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Cochran’s Clients Gather for L.A. Funeral


AP Special Correspondent


Mourners including Michael Jackson gathered Wednesday for the funeral for Johnnie Cochran Jr.

The service at West Angeles Cathedral was to include remarks from the Rev. Jesse Jackson and the Rev. Al Sharpton.

Jackson, whose molestation trial was in recess, walked slowly into the church with his entourage and attorney Thomas Mesereau Jr. Cochran had worked with Jackson when he settled a lawsuit in the 1990s.

The 5,000 attendees were expected to include O.J. Simpson and Elmer “Geronimo” Pratt, reflecting Cochran´s work in high-profile civil rights cases and celebrity trials.

Cochran was 67 when he died March 29 of an inoperable brain tumor at his home in Los Angeles. He was diagnosed with the tumor in December 2003.

Colorful and eloquent, he became a legal superstar after helping clear Simpson during a sensational murder trial in which he uttered the famous quote “If it doesn´t fit, you must acquit,” a reference to a glove found at the murder scene.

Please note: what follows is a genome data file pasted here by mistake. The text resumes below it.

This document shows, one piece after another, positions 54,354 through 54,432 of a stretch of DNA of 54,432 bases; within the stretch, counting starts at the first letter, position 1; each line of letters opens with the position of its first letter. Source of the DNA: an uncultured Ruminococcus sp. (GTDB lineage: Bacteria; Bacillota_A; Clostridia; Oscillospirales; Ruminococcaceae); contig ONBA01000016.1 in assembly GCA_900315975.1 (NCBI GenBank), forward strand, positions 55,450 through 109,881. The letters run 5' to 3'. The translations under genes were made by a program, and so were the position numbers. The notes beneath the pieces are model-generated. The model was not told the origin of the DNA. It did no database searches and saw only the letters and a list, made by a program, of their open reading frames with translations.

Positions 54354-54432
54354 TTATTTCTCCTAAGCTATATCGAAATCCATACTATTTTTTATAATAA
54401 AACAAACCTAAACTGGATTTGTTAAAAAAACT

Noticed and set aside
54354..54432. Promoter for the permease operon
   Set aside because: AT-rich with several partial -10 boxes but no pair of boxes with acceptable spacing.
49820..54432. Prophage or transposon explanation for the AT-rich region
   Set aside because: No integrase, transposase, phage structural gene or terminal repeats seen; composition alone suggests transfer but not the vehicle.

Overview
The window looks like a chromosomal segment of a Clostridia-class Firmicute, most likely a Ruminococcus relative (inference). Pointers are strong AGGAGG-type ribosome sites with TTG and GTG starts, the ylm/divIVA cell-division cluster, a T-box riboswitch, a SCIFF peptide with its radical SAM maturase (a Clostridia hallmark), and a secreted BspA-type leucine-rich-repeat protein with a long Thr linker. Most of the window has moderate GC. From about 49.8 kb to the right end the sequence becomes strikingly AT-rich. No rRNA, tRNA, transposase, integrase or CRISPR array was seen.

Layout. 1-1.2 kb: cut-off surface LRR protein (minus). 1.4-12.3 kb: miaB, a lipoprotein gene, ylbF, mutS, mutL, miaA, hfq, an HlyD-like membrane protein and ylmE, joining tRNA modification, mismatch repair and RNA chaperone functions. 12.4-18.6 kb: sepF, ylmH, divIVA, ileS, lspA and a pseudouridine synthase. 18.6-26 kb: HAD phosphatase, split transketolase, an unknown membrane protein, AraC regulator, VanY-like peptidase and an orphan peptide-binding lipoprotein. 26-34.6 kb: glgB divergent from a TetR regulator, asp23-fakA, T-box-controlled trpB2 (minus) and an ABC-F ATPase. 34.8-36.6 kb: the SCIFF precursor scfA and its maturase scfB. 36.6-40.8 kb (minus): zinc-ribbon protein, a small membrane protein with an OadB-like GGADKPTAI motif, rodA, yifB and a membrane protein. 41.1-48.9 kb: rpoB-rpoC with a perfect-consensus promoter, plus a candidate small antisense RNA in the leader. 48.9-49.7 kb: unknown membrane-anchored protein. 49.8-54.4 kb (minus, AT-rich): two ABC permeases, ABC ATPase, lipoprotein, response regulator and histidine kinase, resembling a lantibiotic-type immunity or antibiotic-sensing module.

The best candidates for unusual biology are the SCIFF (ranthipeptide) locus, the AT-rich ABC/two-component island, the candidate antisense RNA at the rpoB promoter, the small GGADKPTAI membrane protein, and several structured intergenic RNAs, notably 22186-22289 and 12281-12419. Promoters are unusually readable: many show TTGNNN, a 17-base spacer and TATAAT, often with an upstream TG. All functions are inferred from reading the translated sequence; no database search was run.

On Wednesday, the line was on the back of T-shirts being sold for $10 outside the church. The shirts had a picture of Cochran on the front with the words: “Freedom and justice.”

Attorneys Peter Neufeld and Barry Scheck, who worked with Cochran as part of Simpson´s legal “dream team,” were to speak at the funeral.

Former Cochran client Abner Louima, a Haitian immigrant who was tortured by New York police, was also to speak, along with Sean “P. Diddy” Combs. In his career, Cochran also represented football great Jim Brown, actor Todd Bridges and rappers Tupac Shakur and Snoop Dogg.

In 1997, Cochran won freedom for Pratt, a former Black Panther who spent 27 years in prison for a murder he didn´t commit. The attorney called the moment “the happiest day of my life practicing law.”

In a tribute advertisement published in the Los Angeles Times, former colleagues called attention to a lesser-known case _ Cochran´s advocacy for people affected by 1921 race riots in Tulsa, Okla.

“We will continue the struggle in his memory and honor,” said the ad from the Center for Racial Justice. A federal appeals court last year denied an effort to reinstate the group´s lawsuit over the riots, saying the statute of limitations had expired.